Download
quality improvement the model for improvement pdsa cycles and accelerating improvement n.
Skip this Video
Loading SlideShow in 5 Seconds..
Quality Improvement The Model for Improvement, PDSA Cycles, and Accelerating Improvement PowerPoint Presentation
Download Presentation
Quality Improvement The Model for Improvement, PDSA Cycles, and Accelerating Improvement

Quality Improvement The Model for Improvement, PDSA Cycles, and Accelerating Improvement

1183 Vues Download Presentation
Télécharger la présentation

Quality Improvement The Model for Improvement, PDSA Cycles, and Accelerating Improvement

- - - - - - - - - - - - - - - - - - - - - - - - - - - E N D - - - - - - - - - - - - - - - - - - - - - - - - - - -
Presentation Transcript

  1. Quality Improvement The Model for Improvement, PDSA Cycles, and Accelerating Improvement Heather Maciejewski BEACON Quality Improvement Coordinator Ohio Chapter, AAP

  2. Session Objectives • To describe the components of the Model for Improvement • To identify measures and goals for your participation in EASE • To develop a clear plan for your team to test a change idea • To identify future tests of change

  3. Quality improvement structure, approach and roadmap

  4. Structure is Based on Institute for Healthcare Improvement (IHI) Breakthrough Series Select a Quality Improvement Topic • Supports: • Experts • Learning Session • Action Period Calls • Telephone • Email • Monthly Reports • Monthly Data Conduct Expert Meeting Develop Framework and Changes Planning Group (Experts) Spread and Dissemination Participants (YOU!) Holding the Gains Learning Session Action Period Calls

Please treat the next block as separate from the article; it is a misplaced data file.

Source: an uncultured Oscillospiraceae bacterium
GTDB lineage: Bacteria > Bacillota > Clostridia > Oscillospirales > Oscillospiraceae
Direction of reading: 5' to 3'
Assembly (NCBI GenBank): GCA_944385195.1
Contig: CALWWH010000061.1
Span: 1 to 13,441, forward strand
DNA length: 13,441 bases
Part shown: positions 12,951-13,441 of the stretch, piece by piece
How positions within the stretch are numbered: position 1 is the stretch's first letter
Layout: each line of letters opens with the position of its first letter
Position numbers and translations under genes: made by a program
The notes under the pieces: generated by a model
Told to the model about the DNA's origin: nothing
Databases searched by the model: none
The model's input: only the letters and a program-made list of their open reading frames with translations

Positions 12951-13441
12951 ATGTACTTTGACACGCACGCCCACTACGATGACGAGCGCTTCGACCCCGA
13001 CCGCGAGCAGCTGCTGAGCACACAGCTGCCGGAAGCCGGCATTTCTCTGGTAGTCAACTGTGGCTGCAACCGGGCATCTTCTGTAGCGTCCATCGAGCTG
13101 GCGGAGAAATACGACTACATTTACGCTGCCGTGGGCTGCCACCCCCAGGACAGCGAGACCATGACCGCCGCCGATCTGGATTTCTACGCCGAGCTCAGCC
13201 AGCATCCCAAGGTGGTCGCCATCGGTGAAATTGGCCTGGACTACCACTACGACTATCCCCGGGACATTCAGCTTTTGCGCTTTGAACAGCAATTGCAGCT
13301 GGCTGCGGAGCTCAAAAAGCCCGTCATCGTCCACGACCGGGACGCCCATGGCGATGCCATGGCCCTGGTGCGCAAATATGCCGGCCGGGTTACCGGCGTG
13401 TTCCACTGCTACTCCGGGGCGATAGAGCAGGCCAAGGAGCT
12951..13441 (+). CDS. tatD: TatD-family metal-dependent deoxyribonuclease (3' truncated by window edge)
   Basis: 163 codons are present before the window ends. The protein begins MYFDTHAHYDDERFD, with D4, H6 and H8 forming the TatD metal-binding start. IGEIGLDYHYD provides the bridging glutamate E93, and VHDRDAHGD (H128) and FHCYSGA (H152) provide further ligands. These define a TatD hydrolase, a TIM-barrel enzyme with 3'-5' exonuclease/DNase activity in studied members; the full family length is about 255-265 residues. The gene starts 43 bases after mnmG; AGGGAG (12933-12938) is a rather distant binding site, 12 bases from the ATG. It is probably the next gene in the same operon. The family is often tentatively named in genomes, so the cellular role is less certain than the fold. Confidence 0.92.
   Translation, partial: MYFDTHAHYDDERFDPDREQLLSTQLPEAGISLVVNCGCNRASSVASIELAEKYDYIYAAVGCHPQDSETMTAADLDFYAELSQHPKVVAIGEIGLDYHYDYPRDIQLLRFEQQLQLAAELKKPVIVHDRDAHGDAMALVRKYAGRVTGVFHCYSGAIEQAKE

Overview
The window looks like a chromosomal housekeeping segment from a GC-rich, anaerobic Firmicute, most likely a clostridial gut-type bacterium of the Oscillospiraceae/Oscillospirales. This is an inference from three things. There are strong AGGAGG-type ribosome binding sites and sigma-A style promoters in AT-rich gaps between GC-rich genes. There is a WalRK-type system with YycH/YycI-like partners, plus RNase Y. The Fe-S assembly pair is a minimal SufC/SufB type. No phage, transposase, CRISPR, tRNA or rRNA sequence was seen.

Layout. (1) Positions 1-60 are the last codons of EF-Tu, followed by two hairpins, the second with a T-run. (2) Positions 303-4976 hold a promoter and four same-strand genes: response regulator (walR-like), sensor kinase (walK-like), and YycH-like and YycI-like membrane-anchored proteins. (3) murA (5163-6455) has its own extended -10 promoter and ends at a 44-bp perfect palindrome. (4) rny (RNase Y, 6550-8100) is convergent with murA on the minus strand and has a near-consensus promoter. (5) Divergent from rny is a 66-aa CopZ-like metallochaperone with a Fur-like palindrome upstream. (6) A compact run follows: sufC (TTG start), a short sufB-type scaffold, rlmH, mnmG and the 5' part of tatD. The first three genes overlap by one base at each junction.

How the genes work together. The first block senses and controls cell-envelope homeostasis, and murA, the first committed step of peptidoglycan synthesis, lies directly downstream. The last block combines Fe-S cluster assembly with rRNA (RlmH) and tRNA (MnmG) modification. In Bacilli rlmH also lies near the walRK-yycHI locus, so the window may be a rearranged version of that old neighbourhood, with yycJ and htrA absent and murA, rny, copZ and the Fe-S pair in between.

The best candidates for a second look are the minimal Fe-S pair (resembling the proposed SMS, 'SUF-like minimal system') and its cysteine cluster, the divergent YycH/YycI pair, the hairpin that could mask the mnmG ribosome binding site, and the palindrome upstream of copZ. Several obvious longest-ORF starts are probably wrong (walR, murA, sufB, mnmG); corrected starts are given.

5. Approach is Based on The Model for Improvement Model for Improvement What are we trying to accomplish? How will we know that a change is an improvement? What change can we make that will result in improvement? Act Plan Study Do The Improvement Guide Associates in Process Improvement

  6. Key Driver Diagram Medical Directors: Sarah Denny, MD and Michael Gittelman, MD Principal Investigator: Jamie Macklin, MD Updated: April 3, 2014 INTERVENTIONS KEY DRIVERS SMART AIM • CHEX Quality Board Tips • Nurse champions/RN care partners • Scripting for – and with – parents • Safe Sleep “Cheat Sheet” Nursing Education • By February 28, 2015, at least 90% of children less than 1 year of age who are sleeping at a participating Ohio Children’s Hospital, will be found in a “safe sleep” position on random weekly audits. • A “safe sleep” position includes: • Sleeping in his/her own crib • Alone in the crib • Laying on his/her back Multi-Disciplinary (PCA, OT/PT) Education • Grand Rounds • Hospital pediatricians web module Physician Education • Safety Videos/Edutainment System (Franklin County/CPSC/NICHD) • Take-home magnets • Brochures • Safe Sleep posters Parent/Caregiver Education GLOBAL AIM Management of Environment • Sleep sacks • Safe Sleep Policy developed • Assess hospital policy on clothingallowed for patients • Mattresses on beds need evaluated • Potentially use fitted sheets on beds Provide children with the opportunity to grow up to reach their fullest potential by eliminating death or injury due to unsafe sleep habits. Key Driver Diagram adapted from Nationwide Children’s Hospital

  7. The Model for Improvement